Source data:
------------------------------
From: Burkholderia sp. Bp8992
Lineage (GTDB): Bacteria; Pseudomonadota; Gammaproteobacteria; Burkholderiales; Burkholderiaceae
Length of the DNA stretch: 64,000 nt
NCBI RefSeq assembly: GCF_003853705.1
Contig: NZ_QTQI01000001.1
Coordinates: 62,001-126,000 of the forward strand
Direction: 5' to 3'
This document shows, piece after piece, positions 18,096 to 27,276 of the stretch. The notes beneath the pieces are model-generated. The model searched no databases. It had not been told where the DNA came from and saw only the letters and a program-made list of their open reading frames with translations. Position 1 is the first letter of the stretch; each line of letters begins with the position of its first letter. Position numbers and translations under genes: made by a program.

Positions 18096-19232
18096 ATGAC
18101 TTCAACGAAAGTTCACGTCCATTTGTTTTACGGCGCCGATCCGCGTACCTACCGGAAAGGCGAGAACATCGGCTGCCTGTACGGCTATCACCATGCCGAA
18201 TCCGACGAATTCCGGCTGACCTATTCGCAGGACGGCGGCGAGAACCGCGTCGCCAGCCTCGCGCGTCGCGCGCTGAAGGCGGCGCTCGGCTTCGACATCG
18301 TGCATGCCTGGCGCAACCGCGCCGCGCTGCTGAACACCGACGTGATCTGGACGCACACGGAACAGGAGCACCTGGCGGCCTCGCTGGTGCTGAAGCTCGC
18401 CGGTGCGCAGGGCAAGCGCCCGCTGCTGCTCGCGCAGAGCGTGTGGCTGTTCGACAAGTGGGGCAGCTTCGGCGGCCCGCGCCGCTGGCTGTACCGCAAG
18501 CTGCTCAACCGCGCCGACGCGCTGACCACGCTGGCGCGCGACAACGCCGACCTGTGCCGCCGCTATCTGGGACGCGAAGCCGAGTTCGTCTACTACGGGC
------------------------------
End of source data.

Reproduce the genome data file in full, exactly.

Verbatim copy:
From: Burkholderia sp. Bp8992
Lineage (GTDB): Bacteria; Pseudomonadota; Gammaproteobacteria; Burkholderiales; Burkholderiaceae
Length of the DNA stretch: 64,000 nt
NCBI RefSeq assembly: GCF_003853705.1
Contig: NZ_QTQI01000001.1
Coordinates: 62,001-126,000 of the forward strand
Direction: 5' to 3'
This document shows, piece after piece, positions 18,096 to 27,276 of the stretch. The notes beneath the pieces are model-generated. The model searched no databases. It had not been told where the DNA came from and saw only the letters and a program-made list of their open reading frames with translations. Position 1 is the first letter of the stretch; each line of letters begins with the position of its first letter. Position numbers and translations under genes: made by a program.

Positions 18096-19232
18096 ATGAC
18101 TTCAACGAAAGTTCACGTCCATTTGTTTTACGGCGCCGATCCGCGTACCTACCGGAAAGGCGAGAACATCGGCTGCCTGTACGGCTATCACCATGCCGAA
18201 TCCGACGAATTCCGGCTGACCTATTCGCAGGACGGCGGCGAGAACCGCGTCGCCAGCCTCGCGCGTCGCGCGCTGAAGGCGGCGCTCGGCTTCGACATCG
18301 TGCATGCCTGGCGCAACCGCGCCGCGCTGCTGAACACCGACGTGATCTGGACGCACACGGAACAGGAGCACCTGGCGGCCTCGCTGGTGCTGAAGCTCGC
18401 CGGTGCGCAGGGCAAGCGCCCGCTGCTGCTCGCGCAGAGCGTGTGGCTGTTCGACAAGTGGGGCAGCTTCGGCGGCCCGCGCCGCTGGCTGTACCGCAAG
18501 CTGCTCAACCGCGCCGACGCGCTGACCACGCTGGCGCGCGACAACGCCGACCTGTGCCGCCGCTATCTGGGACGCGAAGCCGAGTTCGTCTACTACGGGC